Cigarette litter is a real problem, so Australian charity No More Butts and Melbourne-based mycologists Fungi Solutions have teamed up to start CigCycle. CigCycle is a research project which will determine whether Australian fungi can be used to create a viable recycling stream from cigarette butts.
No More Butts founder Shannon Mead said it’s important to understand the impact cigarette butts had after they ended up in landfill: “It takes about 15 years for plastic cigarette filters to break down. Through the CigCycle program, we want to divert this plastic waste from landfill and recover the resource.”
Fungi Solutions founder Amanda Morgan said the mushrooms can use the cellulose acetate in a cigarette butt filter as a source of nutrition to grow on. “The fungi have incredibly adaptive digestive systems, so they can get used to eating challenging materials,” Amanda said. “We’re hoping that over time and with generations of cultivation, the fungi will become more targeted towards digesting cigarette butts. Then we hope to see them partially decompose the filter materials and break down some of the toxic components to create a clean by-product.”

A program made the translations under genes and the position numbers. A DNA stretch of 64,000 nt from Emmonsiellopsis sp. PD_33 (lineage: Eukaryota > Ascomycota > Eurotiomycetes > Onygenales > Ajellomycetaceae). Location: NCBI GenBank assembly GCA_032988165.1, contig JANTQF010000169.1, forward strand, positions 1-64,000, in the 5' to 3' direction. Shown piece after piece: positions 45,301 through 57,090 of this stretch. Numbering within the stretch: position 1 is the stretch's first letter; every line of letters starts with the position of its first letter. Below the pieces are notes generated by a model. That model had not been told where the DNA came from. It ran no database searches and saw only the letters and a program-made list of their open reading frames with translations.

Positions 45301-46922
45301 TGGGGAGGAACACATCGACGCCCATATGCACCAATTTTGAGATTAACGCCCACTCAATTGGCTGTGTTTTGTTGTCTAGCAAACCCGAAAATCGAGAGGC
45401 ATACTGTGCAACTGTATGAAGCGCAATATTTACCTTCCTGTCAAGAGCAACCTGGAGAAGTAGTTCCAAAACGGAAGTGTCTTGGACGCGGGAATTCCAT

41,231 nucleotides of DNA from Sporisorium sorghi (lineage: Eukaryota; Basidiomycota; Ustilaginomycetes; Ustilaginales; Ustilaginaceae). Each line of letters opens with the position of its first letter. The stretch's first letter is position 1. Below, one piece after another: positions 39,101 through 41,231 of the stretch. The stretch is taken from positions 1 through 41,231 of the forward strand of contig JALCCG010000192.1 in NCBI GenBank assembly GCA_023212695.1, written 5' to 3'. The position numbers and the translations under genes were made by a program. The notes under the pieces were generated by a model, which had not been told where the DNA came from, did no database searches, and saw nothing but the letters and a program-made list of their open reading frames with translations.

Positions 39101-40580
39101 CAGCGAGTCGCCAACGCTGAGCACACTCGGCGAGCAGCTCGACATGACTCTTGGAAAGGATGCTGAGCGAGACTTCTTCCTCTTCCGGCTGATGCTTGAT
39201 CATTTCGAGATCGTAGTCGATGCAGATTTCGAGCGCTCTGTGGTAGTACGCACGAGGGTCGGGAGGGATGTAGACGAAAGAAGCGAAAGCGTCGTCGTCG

Both Amanda and Shannon hope that the transformed butts will have uses in insulation, construction and transportation, or as a sustainable replacement for polystyrene, which is another problematic waste stream in itself.